Blue ring and mototi octopus are both in a subset together and are highly venomous. Their TTX toxin is powerful stuff that is created through the digestive process. This venom is involuntarily passed through their saliva when they beak down on a subject. The TTX is also present on their skin tissue so please try to resist licking these guys no matter what.

Hunting blue rings will often curl the tips of their arms and shake them like rattles. This one is moving across the top of a wall. I used my strobes angled inwards to restrict the strobe flash from the back of the frame. Fast shutter speed and low ISO control the ambient light.

When a blue ring hunts, the tips of their arms will be held up, and they shake them like a rattlesnake shakes its tail. They tend to be more nomadic but like other octopus, experience a short life cycle.

In common with many octopus encounters, the action is often fast and to capture the essence of how they hunt; a straight natural history image sometimes tells their story the best.

Coconut sheltering in a bottle

Coconut octopuses are highly resourceful and will utilize, analyze and industrialize. Using materials they find, the coconut octopus will either create its shelter or take something over to live in. It isn’t uncommon to see them in bottles or using shells to shore up the walls of their burrows.

Coconut octopus creative

The best action for a coconut octopus is caught on video, but for still shooters, backlighting and snooting are also great options.

Seeing a wunderpuss in the water column is also quite unique

For a long time, it was thought that these images were produced only if the subject is lifted into the water column. Well, as it turns out, it does occur naturally. The reason for the behavior is unknown but may be hunting, avoiding predation, drifting or looking for a female/male. The wunderpuss will leave the substrate and take to the water at times. Encouraging these animals into the water column (Editors note: Using a guide to lift and then release them or chasing them up with a camera) is highly unethical.

Shape shifting

The wunderpuss takes on many forms, as do other octopus in their unique ways. This natural history image shows exactly what I saw, a stick in the sand or even seaweed. Once I looked a little closer I realized, Wow! That’s a wunderpuss!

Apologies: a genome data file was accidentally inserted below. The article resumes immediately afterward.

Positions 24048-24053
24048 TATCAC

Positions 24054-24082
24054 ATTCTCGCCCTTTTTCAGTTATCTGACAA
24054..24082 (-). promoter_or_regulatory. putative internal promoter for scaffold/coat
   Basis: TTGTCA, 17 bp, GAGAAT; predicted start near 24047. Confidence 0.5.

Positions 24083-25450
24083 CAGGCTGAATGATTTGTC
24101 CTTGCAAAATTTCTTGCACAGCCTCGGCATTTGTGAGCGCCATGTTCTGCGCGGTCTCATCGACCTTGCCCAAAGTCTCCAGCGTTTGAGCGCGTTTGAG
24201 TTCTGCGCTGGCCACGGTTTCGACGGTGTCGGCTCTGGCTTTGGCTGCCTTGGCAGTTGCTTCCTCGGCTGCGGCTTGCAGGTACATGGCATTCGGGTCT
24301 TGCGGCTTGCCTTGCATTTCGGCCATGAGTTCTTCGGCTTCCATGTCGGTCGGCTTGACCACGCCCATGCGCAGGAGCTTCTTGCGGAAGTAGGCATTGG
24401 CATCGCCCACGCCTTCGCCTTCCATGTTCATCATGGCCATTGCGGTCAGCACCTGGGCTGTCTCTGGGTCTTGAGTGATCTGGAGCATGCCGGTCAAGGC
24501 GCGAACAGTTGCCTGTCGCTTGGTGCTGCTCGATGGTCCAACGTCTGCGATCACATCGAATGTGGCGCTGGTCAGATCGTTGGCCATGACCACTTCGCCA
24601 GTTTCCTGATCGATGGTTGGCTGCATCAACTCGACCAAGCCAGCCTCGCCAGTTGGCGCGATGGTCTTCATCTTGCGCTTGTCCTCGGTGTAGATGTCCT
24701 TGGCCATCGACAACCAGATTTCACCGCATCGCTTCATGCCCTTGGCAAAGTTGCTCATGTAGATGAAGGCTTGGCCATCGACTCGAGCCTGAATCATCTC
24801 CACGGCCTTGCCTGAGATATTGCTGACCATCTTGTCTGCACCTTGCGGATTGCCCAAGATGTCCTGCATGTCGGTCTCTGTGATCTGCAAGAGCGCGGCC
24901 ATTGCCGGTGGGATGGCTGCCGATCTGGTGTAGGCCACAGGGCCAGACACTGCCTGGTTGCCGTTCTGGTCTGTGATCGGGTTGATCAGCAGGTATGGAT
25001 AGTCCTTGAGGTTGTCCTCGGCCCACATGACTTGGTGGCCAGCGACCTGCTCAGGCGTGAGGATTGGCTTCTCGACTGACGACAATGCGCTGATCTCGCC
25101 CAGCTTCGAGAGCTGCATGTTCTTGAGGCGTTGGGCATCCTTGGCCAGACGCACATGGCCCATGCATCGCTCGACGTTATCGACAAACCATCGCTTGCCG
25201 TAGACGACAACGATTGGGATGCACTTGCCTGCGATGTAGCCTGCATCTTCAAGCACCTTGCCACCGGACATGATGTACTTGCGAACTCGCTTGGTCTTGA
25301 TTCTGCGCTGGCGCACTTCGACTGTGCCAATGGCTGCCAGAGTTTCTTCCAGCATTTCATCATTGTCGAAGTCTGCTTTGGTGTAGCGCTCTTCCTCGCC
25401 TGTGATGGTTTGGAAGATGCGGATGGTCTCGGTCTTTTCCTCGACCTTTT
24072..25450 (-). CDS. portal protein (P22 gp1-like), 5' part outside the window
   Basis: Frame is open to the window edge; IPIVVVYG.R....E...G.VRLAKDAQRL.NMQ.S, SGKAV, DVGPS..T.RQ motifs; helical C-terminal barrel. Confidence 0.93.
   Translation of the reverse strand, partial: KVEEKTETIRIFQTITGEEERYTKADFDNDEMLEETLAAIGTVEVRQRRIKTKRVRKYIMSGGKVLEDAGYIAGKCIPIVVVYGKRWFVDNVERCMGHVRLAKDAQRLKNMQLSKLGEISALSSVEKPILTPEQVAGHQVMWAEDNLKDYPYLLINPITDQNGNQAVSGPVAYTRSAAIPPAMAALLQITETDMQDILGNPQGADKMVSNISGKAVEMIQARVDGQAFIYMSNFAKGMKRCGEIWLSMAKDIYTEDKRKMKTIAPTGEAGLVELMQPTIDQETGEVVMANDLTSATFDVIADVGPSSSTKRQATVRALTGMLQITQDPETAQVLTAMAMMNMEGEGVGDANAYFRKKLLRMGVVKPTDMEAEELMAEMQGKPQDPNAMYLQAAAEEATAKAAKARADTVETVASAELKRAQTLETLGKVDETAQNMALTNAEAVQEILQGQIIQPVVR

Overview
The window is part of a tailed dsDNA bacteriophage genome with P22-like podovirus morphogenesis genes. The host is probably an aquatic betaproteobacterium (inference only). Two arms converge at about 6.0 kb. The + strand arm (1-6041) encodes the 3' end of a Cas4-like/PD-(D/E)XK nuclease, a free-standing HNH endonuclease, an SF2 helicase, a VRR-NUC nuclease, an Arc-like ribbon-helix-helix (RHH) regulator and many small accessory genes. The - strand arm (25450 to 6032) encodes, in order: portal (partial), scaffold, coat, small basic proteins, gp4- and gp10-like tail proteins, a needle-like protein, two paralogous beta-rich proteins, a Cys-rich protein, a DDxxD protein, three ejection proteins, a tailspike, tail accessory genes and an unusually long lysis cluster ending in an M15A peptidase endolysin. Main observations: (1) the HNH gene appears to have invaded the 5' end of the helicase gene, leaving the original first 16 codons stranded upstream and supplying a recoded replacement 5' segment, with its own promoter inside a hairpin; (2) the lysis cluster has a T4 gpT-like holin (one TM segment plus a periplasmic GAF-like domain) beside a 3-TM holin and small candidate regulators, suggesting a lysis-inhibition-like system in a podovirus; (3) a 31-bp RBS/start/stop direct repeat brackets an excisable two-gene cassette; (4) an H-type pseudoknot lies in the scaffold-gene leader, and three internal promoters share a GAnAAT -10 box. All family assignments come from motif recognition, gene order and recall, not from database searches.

Just under the boat, a wunderpuss emerges from its hole extending its arm towards me. I used my LSD snoot without the mask to capture the image. This was shot in broad daylight and shallow water. Brown subject on brown sand.

The mimic octopus gets its nickname due to its shapeshifting ability that seems to mimic other subjects. The truth of the matter is that all octopus can do this. However, the mimic appears to do it best. I’ve yet to see one mimic a lemon goby, but I’m keeping my eyes peeled for this.

The “Jolly Roger” pose caught using a snoot.

A mimic will sometimes peer out from its burrow, and when it does, this means a slow approach is needed. If spooked they will vanish into the hole and wait until you are out of air before they come back out.

If you use a slow approach, you can try to gain its trust by offering it something. They love to examine shells and sticks to see if they can use them for something.

Mototi are as deadly as their blue ringed brethren

The most significant difference though is not the rings but how they live. While many of the regular blue rings live in a nomadic fashion, it isn’t uncommon to find a Mototi residing in the same place for an extended time. When I see this on a trip, I usually plan to return to that dive site properly prepared to capture a specific shot I might have in mind.

Mototi can also take on a cool striped pattern. I’ve only seen this happen briefly during an encounter or when they jet away. This one is striking the classic boxer pose that I’ve seen with many other octopuses, I’m not sure what the posturing translates to, but it sure is fun to photograph.

The most important thing about shooting behavior is of course observation, patience and giving the subject enough room to behave naturally. Once the subject is comfortable with your presence, get ready for some action. Check your settings and exposures first and don’t blow a chance of a lifetime encounter.

Further reading and reference:

Octopus, The ocean’s intelligent invertebrate / A natural history by Jennifer A. Mather, Roland C. Anderson and James B. Wood
Available on Amazon and other bookstores.

About the author:

Mike Bartick of Saltwater Photo is a professional underwater photographer who is widely published and also manages the Crystal Blue Dive Resort in Anilao, Philippines.